Tuesday, August 30, 2011


A pair of sawbenches has been added to the shop.  These are based on a simple design from Dan's Shop.  I had some 2x6 in the barn, so after a bit of scrubbing and scraping the grime off, it was not too difficult to cut and assemble them.  The worst part of it was using the dado stack on the tablesaw.  The more I use hand tools, the more I dislike the power tools.  Why didn't I make these by hand?  Well, sawbenches are one of those things that are simple to make, if you already have them.  I do intend to make a more historically accurate (and attractive) design someday, but these are robust and quite practical.

For those unaware: a typical sawhorse is far too tall to actually use a handsaw on.  This ergonomic reality is a reason so many people are turned off of handsaws.  Proper sawing technique involves securing the board to the sawbench with one knee while standing on the other foot.  I made these benches exactly at my kneecap height, meaning they might be too low for you.  That is what makes handmade furniture so wonderful though - its custom fit.  These have a long gap down the middle for ripping a board, and they are the same height so that they can be used with other boards to make impromptu tables or to support large pieces at the bench.  Very flexible shop furniture.  Plus, they work pretty well as normal benches, for warming hands by the stove.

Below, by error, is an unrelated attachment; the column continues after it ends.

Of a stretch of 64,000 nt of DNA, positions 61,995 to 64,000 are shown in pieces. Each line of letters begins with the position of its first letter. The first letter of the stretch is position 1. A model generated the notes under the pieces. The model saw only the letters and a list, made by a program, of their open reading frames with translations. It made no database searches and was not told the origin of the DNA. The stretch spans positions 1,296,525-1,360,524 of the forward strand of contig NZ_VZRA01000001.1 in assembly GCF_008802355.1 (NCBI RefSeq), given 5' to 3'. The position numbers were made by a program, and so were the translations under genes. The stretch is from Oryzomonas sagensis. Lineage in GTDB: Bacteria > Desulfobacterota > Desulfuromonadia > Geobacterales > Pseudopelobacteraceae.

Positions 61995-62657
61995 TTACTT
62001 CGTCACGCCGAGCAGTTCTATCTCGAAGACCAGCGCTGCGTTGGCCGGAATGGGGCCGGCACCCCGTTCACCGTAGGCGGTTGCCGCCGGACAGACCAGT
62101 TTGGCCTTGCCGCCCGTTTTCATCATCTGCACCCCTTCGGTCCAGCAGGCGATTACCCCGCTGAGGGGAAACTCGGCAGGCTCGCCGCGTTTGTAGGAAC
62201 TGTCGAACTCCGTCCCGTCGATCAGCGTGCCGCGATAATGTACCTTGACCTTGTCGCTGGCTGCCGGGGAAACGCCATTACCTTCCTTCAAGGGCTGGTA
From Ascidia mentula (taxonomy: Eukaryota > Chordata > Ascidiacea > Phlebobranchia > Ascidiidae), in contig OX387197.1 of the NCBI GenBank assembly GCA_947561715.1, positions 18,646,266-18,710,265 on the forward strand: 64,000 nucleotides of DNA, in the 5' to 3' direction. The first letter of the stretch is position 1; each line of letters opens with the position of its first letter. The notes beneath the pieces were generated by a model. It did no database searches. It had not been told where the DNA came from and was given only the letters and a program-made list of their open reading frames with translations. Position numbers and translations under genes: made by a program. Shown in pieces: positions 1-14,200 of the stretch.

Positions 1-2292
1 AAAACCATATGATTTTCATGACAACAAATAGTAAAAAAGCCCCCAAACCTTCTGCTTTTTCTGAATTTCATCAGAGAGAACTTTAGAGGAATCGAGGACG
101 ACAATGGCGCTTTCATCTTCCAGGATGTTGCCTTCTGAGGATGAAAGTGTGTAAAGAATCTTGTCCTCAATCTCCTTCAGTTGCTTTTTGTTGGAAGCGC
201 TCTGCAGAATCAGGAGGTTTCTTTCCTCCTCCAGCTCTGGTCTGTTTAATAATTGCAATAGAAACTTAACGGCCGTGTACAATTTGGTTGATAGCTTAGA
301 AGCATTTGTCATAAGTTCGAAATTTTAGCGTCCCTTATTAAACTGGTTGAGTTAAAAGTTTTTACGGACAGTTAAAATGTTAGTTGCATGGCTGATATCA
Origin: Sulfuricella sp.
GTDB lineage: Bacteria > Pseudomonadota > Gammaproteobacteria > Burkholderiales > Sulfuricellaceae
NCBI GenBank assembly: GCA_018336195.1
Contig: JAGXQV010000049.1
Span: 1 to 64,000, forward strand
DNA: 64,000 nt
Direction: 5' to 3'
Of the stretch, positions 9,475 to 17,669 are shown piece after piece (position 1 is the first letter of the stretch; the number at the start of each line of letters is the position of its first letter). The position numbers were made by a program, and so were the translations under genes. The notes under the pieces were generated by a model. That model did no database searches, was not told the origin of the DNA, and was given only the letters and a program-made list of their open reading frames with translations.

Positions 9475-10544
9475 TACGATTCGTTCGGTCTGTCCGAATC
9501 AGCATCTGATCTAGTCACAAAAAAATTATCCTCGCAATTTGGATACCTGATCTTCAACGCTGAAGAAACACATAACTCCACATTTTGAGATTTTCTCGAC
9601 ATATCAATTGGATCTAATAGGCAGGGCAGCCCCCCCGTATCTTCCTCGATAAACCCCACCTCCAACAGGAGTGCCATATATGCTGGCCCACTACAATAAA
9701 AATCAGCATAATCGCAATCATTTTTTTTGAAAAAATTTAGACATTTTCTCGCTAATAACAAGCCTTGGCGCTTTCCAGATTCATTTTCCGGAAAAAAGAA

I also filled in the concrete area under the stove with river rocks.  Still need to mount and paint the firebrick reflector and do a little bit more trim in the room.  I'm also starting to design the sharpening station which will live adjacent to the sink.  The benches will make all of that easier!

1 comment:

  1. Those look great! I also find that they work well for boring with a brace, mortising large stock while sitting on it, and a lot more. As you say, they are flexible. Well done!


Note: Only a member of this blog may post a comment.